I notice with interest that the RSGB and Ofcom are supposedly trying to encourage more people to move up to the advanced licence.
Well I tend to think the only reason for wanting this is to that the RSGB can gain more revenue, but maybe it is just me, being suspicious of an organisation that is supposed to have the needs of radio Amateurs are heart, but it clearly doesn’t.
I do think though some people will not want to progress beyond M6 or M3 and I know a few people like that myself. I am not being unkind here, but some people I know would really struggle to attain the 2e0. Myself I am happy as a 2e0 as it gives me all I need and I know quite a few folk who have a similar opinion to me.
I wrote to Ofcom and gave them my thoughts on encouragement of people to become M0 and the reasons why I have no interest in progressing to that level. A it gives me nothing I want out of the hobby. and I see no point in learning outdated information that will be only ever be used for the 2 hour exam and then completely forgotten. They have not seen fit to grace my with a reply though.
I speak here from experience I gained when I studied for this course, for 12 weeks. Even though I knew by week 5 that for me it was a waste of time money and effort. I stuck it as long as I did so that my wife would not also throw in the towel on this to me pointless out of date nonsense of an exam.
Personally the m0 call gives me nothing I really want.
The ability to use 400W of power. I never will use this kind of power ,in fact I prefer QRP. I Rarely use 50W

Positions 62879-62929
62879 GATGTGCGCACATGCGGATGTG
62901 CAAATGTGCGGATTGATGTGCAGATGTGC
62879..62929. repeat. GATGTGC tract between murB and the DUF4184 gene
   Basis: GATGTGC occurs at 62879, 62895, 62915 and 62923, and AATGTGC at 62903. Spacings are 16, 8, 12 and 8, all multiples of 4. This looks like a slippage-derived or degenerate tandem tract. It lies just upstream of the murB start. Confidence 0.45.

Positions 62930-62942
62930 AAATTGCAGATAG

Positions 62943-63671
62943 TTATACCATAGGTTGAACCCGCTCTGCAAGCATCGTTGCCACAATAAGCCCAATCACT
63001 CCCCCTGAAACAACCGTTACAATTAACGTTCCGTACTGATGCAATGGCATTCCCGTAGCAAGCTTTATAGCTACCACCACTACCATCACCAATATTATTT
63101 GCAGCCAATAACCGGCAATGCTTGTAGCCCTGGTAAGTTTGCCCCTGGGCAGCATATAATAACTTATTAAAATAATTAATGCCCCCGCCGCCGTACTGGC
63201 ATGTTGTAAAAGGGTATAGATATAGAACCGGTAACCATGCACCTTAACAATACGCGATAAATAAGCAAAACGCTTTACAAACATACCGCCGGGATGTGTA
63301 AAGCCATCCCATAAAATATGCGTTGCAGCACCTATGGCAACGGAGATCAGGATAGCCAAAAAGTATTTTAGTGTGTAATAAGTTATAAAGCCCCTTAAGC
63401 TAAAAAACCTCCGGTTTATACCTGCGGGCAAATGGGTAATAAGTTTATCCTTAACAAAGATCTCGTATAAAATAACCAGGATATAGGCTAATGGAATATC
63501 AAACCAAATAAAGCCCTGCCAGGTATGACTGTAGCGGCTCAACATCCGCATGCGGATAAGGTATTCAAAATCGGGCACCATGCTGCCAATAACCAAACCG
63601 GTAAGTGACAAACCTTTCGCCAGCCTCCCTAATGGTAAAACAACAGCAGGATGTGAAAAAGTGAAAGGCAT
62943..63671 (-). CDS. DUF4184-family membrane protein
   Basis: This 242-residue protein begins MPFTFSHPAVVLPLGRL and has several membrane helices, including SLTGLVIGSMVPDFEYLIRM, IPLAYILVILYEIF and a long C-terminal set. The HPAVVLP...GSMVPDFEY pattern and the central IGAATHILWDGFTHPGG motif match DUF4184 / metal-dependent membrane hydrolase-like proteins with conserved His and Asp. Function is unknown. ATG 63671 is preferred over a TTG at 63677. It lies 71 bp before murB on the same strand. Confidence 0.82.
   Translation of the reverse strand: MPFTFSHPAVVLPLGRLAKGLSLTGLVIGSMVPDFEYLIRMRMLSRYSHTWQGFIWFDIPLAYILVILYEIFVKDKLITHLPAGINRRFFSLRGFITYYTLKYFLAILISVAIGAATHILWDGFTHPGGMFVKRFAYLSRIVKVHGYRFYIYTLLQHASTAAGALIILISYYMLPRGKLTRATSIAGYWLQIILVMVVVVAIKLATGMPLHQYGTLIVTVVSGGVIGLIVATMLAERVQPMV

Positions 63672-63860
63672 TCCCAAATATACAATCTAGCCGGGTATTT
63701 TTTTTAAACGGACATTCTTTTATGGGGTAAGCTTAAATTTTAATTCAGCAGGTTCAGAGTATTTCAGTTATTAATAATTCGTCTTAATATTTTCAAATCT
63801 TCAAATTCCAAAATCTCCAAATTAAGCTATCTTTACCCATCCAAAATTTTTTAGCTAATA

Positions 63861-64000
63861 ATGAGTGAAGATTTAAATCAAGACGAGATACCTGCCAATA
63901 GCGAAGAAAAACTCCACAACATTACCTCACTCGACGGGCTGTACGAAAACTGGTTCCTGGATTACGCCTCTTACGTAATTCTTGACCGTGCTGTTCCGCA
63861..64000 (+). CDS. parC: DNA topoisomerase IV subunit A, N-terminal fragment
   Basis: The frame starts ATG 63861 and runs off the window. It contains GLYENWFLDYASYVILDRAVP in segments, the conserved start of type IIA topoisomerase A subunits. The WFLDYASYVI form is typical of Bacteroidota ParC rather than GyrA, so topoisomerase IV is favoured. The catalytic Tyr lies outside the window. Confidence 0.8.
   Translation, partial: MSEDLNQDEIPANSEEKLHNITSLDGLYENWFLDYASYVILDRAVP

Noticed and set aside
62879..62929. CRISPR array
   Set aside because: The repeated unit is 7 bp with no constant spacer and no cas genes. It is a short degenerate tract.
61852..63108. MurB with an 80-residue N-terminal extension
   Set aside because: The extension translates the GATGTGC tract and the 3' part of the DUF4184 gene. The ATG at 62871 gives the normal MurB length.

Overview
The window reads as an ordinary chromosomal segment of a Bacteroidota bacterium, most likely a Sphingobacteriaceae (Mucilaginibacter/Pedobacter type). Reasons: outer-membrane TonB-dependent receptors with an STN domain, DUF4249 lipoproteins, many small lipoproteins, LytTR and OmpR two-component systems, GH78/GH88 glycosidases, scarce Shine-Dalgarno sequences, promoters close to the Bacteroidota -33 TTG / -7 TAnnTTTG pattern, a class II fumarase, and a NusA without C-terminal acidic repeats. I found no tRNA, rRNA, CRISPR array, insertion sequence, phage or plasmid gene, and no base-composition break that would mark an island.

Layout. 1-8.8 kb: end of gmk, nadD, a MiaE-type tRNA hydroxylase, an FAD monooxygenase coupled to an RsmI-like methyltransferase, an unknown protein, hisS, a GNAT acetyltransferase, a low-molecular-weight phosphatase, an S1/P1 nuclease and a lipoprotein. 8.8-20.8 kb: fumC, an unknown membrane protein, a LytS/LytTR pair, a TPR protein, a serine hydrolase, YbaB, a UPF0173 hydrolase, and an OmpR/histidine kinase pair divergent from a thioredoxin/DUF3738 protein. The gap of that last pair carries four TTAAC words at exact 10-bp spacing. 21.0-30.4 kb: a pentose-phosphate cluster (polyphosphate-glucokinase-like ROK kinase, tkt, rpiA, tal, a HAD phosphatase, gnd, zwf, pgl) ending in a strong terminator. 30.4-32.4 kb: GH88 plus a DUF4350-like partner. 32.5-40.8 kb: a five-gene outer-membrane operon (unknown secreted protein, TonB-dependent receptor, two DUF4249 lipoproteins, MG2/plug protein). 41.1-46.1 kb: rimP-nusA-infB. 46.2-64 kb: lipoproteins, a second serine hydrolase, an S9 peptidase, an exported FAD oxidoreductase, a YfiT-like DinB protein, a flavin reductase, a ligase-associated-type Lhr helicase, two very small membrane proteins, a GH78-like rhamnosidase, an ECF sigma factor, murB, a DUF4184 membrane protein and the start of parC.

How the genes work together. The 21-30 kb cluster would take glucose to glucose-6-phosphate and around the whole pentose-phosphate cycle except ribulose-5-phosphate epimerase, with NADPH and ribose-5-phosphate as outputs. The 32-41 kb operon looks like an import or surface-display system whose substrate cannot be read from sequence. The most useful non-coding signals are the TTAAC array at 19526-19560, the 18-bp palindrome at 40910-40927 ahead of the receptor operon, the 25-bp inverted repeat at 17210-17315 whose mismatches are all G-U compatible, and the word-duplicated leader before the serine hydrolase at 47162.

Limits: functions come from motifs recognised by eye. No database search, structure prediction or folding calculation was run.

The ability to operate abroad in CEPT countries. It is Highly unlikely I will ever use this facility.
The Ability to use mobile Maritime. Can’t see me ever using this facility either.
The Ability to apply for an NOV. This is about the only part of the M0 that I might get occasional use out of.
The ability to be an assessor to Advanced level. Advanced level, never going to happen. I could pass the exam wiuth relative ease, but I am the first to admit the maths would let me down and I would not feel comfortable trying to teach something I do not understand myself. I would certainly not bullshit students about something I do not fully understand myself. I could of course have been an assessor to Intermediate level as an advanced, but as I am no no longer associated to any club by my own choice this will not be an option.
But I personally do not think you get a lot out of 50 odd hours of study and a £40 exam that gives you nothing, but out of date information. According to this exam is seems radios with multi layer boards and surface mount components have never been invented and do not exist. I am quite sure they didn’t when this exam was originally devised, but they do now and this exam ignores there existence and is out of touch with reality. I personally just can’t balance the books on this in my own mind.